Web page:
Last night, I had what I considered the ultimate healthy weeknight: got out of work at an unprecedented 6:30pm, headed to Whole Foods to pick up the world’s largest salad, did a killer lifting workout at the hotel gym, and was in bed by 9pm (though I ended up getting totally caught up in finishing Divergent that I didn’t actually go to sleep until 10pm). If I could do this every night, I’d be in fantastic shape! But since this is (supposedly) a running blog, I often get questions about how the above can possibly be my preferred routine. Why is a marathon runner lifting? Shouldn’t a marathon runner be, y’know, running?
I have long extolled the virtues of crosstraining, but today, an awesome article appeared in the Boston Globe that backed me up. While few scientific studies have actually been done, the article offers that “alternating running with other workouts will cause less wear and tear on the body and help offset the boredom of a repetitive workout routine.” Yes, yes, and yes!
Even if you love running with all your heart, I think there’s a great something to be said for taking days off from pounding the pavement. If you keep your muscles doing the same thing all the time, they will get locked into that cadence and find it hard to adapt – this is why when you are doing a marathon, it’s a smart idea to lengthen your stride on the downhills (stretch those hip flexors!) and shorten your stride on the uphills (lift your knees!). In fact, I have long pointed out that when it comes to the marathon distance, most people tend to do better on a gently rolling course than they do on a pancake flat course.
Think of it like Chinese water torture: if you are running on a flat surface, you are going to be working the exact same fiber of the exact same leg muscle with each step. That’s a lot of stress on that piece of muscle! But if you can get some uphills or downhills in there (or even just mix up your stride), you’ll give that tired muscle a break and allow another muscle (okay, maybe not an entirely different muscle, but another part of that muscle) to take over. Uphills/downhills and changing your stride are what prevent you from getting that “marathon shuffle” that you’ll see on some people in the last few miles of the race – it occurs when your hips have tightened up from repeated movement and now you can’t stretch your legs into a more normal gait. (If you ever experience this, it’s far better to pull off to the side to take 30 seconds for a hip flexor stretch – you’ll easily make up the time with an improved stride after stretching).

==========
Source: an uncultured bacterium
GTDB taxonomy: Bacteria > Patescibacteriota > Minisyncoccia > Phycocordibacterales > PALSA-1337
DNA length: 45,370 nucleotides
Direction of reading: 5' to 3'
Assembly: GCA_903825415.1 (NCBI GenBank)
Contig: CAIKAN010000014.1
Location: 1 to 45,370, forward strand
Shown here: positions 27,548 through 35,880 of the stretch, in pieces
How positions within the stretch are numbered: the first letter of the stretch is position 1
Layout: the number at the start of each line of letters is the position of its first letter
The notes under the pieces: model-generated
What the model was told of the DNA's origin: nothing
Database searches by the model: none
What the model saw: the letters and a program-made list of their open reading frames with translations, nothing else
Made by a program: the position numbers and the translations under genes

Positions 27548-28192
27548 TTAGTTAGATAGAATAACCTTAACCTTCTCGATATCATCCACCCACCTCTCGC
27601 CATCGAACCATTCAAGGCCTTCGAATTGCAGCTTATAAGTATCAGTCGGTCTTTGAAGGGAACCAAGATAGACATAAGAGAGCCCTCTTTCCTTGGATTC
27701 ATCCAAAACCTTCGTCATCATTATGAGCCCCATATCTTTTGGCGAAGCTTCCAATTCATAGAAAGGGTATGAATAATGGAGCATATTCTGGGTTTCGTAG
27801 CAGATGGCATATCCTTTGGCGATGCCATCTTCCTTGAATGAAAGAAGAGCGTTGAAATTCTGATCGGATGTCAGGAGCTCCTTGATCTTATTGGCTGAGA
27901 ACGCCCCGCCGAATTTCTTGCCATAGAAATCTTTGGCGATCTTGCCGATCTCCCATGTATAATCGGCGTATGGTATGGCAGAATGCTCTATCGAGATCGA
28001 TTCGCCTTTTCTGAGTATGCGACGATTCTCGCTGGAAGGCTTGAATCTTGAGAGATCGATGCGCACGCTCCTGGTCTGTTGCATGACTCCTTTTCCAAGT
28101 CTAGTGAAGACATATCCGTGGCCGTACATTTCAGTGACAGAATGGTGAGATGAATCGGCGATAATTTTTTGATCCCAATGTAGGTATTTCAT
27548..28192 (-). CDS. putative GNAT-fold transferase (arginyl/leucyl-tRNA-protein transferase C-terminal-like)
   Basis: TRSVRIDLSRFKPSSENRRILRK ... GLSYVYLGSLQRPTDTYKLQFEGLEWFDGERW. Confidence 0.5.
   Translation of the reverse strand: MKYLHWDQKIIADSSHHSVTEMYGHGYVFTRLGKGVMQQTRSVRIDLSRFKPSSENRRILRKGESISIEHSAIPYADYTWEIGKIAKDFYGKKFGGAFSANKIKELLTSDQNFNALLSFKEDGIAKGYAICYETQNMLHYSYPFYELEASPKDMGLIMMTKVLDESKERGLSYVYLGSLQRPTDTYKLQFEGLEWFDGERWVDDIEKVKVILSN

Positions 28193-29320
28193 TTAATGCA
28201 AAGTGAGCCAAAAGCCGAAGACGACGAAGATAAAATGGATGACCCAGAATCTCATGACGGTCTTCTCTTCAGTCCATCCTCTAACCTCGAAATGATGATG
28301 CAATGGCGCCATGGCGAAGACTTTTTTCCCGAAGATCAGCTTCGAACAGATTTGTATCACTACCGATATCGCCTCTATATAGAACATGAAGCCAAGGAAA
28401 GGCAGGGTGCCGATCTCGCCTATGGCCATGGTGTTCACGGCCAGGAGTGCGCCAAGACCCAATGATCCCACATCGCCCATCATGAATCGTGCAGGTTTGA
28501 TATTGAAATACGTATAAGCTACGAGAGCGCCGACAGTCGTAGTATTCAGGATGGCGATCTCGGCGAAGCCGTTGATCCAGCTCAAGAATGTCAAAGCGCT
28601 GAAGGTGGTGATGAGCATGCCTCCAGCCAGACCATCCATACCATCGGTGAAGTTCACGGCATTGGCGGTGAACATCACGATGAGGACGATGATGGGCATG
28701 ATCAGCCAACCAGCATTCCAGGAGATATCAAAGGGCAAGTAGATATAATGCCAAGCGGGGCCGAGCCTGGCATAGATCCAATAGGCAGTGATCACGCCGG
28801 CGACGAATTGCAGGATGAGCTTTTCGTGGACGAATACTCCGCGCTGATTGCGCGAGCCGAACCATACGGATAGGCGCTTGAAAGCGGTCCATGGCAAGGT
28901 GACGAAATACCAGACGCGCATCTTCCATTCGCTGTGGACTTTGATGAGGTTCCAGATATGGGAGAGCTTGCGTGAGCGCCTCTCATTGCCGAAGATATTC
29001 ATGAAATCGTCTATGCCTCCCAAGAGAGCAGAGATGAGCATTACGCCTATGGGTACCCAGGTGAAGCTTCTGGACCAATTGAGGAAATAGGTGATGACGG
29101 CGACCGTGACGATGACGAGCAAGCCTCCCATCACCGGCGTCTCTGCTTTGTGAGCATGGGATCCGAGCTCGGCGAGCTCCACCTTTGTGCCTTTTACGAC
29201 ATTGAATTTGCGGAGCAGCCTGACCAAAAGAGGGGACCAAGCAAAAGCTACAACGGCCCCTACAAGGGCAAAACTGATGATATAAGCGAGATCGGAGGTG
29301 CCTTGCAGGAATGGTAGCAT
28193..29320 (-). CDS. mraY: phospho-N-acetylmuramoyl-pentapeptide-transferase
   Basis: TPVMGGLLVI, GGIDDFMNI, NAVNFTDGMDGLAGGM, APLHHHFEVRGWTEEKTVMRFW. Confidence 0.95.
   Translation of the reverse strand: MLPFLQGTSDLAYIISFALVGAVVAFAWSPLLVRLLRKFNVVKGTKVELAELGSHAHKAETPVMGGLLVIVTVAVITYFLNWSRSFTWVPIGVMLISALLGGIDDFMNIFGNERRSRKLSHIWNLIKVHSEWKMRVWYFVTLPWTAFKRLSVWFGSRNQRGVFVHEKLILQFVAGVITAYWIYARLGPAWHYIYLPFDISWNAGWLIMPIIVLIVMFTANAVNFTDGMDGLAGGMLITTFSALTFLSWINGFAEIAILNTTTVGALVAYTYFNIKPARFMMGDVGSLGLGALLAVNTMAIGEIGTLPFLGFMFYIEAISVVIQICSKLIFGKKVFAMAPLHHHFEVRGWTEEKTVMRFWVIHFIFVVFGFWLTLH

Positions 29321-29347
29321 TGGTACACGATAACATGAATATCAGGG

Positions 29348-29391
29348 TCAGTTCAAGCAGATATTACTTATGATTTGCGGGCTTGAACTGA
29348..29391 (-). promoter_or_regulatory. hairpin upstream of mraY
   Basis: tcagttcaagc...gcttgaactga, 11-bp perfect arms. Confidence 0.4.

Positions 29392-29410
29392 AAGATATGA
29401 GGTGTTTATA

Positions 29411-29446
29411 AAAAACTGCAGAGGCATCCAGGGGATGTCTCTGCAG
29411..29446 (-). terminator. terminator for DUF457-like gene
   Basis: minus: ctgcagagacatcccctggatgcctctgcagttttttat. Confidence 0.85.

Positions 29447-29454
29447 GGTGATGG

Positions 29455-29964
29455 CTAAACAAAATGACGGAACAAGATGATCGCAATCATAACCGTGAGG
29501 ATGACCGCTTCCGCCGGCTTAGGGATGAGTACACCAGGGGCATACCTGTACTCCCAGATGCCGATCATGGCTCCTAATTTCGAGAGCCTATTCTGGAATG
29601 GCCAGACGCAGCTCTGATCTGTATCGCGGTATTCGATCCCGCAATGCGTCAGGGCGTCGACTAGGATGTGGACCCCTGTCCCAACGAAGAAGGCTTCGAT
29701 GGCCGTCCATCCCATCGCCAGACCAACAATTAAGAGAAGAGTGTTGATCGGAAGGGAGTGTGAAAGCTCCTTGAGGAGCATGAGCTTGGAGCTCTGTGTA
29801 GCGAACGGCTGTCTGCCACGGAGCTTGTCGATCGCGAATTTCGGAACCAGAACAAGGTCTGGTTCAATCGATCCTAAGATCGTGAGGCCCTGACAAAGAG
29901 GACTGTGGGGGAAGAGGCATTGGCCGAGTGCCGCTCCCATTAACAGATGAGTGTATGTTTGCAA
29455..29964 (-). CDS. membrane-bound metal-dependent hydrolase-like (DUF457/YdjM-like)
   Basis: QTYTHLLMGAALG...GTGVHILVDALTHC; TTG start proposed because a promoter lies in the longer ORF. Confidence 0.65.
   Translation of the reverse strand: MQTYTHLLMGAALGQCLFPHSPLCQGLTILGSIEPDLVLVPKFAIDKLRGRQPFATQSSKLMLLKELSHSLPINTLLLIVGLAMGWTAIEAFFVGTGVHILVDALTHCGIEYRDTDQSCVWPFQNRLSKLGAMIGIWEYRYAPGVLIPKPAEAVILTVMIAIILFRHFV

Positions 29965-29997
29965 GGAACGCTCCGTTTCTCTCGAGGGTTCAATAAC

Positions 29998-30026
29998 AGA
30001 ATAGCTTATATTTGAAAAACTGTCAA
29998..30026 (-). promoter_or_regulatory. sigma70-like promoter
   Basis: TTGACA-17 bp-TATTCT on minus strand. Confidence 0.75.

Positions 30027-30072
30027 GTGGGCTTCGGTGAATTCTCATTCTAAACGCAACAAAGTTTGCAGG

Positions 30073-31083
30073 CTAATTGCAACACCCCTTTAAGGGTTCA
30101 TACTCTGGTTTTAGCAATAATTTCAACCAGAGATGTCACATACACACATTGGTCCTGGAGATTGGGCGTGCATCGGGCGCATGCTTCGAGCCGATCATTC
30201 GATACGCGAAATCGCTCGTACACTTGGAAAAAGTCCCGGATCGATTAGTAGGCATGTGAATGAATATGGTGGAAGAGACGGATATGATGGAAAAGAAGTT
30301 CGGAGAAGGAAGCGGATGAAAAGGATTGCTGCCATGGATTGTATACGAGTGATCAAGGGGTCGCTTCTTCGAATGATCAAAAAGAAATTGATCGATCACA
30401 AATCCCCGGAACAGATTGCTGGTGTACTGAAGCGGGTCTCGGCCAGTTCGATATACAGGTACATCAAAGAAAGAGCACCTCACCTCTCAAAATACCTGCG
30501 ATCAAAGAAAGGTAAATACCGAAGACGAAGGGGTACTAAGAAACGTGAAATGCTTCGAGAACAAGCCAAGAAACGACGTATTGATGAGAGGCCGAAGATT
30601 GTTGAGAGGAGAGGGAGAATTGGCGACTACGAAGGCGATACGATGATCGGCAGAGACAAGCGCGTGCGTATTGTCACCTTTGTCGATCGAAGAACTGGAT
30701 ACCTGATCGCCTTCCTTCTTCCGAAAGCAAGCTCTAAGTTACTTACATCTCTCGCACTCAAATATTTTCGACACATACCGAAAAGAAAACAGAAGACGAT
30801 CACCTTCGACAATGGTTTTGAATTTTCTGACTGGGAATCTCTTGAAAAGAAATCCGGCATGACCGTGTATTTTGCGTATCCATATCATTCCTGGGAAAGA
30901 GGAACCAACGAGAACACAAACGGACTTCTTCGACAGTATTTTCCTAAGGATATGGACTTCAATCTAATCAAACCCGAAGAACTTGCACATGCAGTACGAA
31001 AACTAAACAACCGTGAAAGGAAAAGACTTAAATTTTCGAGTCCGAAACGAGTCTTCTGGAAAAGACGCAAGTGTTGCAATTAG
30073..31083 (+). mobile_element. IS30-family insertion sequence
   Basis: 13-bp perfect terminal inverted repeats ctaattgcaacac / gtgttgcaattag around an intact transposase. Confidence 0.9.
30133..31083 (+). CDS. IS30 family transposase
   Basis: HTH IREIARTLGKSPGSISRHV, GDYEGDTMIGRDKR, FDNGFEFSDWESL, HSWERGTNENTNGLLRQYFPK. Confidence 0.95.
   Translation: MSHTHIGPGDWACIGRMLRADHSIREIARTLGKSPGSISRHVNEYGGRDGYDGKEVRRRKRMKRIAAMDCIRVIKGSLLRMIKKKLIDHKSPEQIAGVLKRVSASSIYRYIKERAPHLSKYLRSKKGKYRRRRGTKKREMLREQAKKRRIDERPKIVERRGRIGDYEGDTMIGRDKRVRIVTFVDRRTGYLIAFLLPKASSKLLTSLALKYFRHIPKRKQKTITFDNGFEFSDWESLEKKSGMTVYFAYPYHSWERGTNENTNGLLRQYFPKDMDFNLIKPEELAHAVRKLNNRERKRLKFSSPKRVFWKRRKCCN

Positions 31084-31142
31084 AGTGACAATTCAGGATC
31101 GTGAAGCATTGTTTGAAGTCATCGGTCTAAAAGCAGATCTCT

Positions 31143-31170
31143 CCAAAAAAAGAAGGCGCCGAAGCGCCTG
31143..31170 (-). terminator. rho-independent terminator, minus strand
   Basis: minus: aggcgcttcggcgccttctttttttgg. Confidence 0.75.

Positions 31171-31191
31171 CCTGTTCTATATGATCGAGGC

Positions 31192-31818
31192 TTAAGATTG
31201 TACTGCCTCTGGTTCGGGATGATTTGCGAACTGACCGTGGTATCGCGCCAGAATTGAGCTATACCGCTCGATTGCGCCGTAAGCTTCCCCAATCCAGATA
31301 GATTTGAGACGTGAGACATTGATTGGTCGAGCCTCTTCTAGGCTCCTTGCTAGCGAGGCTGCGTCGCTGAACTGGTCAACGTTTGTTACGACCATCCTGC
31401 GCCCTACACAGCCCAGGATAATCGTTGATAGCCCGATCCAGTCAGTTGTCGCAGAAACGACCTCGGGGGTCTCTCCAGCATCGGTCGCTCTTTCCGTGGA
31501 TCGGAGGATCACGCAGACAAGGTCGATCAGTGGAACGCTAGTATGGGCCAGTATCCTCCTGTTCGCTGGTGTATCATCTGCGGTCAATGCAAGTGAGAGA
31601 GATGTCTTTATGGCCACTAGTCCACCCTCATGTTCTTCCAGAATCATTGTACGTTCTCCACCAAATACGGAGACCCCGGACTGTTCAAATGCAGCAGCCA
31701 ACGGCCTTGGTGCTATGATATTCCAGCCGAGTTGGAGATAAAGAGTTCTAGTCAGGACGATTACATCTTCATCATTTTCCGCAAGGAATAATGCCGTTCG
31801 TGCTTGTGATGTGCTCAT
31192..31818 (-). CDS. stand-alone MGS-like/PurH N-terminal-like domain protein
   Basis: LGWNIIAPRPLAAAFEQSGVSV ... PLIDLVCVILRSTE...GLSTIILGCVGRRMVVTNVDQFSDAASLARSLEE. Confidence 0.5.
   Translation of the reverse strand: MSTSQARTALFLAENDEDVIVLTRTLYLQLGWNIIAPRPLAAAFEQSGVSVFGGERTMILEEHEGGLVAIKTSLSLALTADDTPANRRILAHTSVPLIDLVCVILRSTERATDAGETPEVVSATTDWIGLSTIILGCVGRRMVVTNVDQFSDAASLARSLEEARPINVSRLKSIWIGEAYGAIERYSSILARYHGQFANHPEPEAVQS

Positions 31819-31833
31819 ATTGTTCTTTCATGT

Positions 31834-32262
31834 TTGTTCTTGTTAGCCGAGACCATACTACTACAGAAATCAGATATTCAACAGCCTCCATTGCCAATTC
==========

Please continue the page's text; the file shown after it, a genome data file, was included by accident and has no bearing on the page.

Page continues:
Now let’s apply those same principles of mixing it up to training. Let’s say you are someone who needs five hours of exercise a week to stay in shape. If you do it all through running, you are essentially putting your body through a marathon every week – and are bound to get some injuries and soreness. But if you do a 90 minute long run, two 30 minute short runs, two 30 minute weight lifting sessions, and two 45 minute Zumba class, you’re still getting in that same five hours of working out, but you’re giving your leg muscles a break from the pounding. Plus, you’re also getting in some much-needed weight lifting that’s going to make your muscles stronger for your next run. Even Kara Goucher lifts weights a few times a week!
So when you’re planning a training schedule and trying to get faster, make sure you’re mixing it up. Try to avoid running every day and opt for every other day, then find something else to do on the other days. That strategy will give your muscles a break from the wear and tear you put on them while running (you did run hard, didn’t you?), and it can also give you a break from the monotony of going out and running the same routes every day. Even if you love your daily runs, waiting 48 hours will only heighten the excitement you feel when you finally get to stretch your legs – add that to the recovery time you’ve given your legs, and you will truly feel like you’re flying. And isn’t that we love about running?